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“Physics is like climbing a mountain”

Barbara Terhal’s research focuses on the computers of the future. They will be many times faster than today’s models. When she tells people outside the field about her work in quantum physics, they often respond with questioning looks. “But it really isn’t that difficult,” she says with a broad American accent.

A structure next to her desk is the first thing that catches your eye. Made from folded paper, it looks like a star and is just a little larger than an outstretched hand. Terhal smiles – “origami is a hobby of mine,” she tells me. She folded the little structure herself, and when she has visitors it often serves as a way of introducing the serious subjects involved in her research. As she explains, it’s a small stellated dodecahedron – a geometric model with twelve points, each an equal distance apart: “A quantum error correcting code can be visualized in a similar way, and that’s exactly what I’m working on.”

Barbara Terhal’s research at Delft University of Technology and Forschungszentrum Jülich is in such a complex field that nonspecialists often don’t even understand the questions being researched, let alone the scientists’ findings. Quantum physics is a subject matter both Einstein and Heisenberg investigated. Once, when Heisenberg was asked how quantum physics should be understood, he responded bluntly: “Don’t even try!” Hearing this quotation today, four decades after Heisenberg’s death, Terhal shakes her head: “At that time, discussions about quantum mechanics were more philosophical – especially when it came to the question of what its actual purpose was. Today, we’re focused on applying the formulae to build better computers.” She rejects the idea that quantum physics is an incomprehensible mystery, asserting instead that it is a mathematical formalism we can get used to.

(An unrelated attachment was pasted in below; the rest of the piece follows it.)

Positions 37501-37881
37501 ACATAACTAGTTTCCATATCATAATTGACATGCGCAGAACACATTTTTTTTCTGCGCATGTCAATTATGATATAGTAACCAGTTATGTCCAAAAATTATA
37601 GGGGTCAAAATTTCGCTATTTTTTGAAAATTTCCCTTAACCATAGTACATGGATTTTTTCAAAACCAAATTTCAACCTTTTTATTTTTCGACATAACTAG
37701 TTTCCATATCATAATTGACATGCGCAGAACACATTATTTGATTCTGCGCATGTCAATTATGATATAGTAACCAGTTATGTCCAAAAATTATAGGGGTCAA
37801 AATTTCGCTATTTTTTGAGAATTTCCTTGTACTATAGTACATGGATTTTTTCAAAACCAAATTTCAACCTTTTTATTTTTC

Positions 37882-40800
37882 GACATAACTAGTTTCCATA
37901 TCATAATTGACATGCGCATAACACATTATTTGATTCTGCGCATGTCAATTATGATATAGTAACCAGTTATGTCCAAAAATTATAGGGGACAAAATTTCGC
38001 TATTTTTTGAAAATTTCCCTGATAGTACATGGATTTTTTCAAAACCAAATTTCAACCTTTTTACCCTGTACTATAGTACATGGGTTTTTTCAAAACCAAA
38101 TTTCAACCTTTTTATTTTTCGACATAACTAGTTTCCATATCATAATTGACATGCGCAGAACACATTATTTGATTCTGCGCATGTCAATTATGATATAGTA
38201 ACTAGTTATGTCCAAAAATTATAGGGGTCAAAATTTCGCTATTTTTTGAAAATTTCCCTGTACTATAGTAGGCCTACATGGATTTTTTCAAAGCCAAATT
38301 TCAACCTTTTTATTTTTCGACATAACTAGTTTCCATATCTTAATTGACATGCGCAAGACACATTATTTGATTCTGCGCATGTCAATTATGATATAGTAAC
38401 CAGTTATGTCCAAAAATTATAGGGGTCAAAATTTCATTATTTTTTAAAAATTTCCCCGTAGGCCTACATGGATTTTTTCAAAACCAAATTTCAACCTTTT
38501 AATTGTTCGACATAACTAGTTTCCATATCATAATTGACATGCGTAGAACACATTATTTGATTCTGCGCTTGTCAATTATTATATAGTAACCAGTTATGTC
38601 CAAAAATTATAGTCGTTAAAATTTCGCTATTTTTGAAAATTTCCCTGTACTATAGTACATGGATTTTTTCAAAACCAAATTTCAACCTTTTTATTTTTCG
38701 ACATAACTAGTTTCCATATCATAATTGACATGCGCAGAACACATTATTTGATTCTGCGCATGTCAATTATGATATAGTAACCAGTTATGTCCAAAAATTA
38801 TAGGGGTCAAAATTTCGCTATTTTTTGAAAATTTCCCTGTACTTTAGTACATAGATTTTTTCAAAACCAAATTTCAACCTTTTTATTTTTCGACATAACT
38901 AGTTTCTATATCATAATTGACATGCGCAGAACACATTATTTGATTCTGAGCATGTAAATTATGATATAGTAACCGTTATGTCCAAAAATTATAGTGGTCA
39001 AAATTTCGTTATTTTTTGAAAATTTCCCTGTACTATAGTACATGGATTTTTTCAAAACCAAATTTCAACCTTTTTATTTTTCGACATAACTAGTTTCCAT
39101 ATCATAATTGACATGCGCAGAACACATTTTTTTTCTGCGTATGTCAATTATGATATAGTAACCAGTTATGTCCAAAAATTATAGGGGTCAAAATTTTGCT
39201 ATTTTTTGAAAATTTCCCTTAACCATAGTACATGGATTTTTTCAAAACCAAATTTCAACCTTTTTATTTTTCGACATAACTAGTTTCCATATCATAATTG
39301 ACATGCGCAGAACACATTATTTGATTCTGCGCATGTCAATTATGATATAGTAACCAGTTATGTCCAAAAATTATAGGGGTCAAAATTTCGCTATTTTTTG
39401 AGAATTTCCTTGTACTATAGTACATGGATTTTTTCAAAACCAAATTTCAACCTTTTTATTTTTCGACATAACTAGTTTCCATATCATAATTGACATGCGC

• Born in Leiden in the Netherlands
    • PhD in theoretical physics at the University of Amsterdam
    • Researcher at IBM Watson Research Center, Yorktown Heights, NY, USA


    • Professor at Delft University of Technology, the Netherlands
    • Research scientist at Forschungszentrum Jülich, Germany, as part of the Jülich Aachen Research Alliance (JARA)

    A dizzying visualization of the quantum error correcting code Terhal is researching. Image: Tamfang

    The 48-year-old Dutchwoman with shoulder-length hair has long since become accustomed to the questioning looks she receives when talking about her work to laypeople. She speaks in a calm voice and chooses her words carefully – after all, having worked in this field since the beginning of her career and having become one of its pioneers, she has been giving these kinds of explanations for many years. Whereas conventional computers use bits in their computations, which can only accept the values “0” or “1”, a quantum computer works using quantum bits. These units – also known as qubits – can accept any number of intermediate states, characterized by unique quantum properties such as entanglement and interference. As a result, experts predict that quantum computers will one day be able to store and process quantities of information unlike anything handled by the computers commonly used today.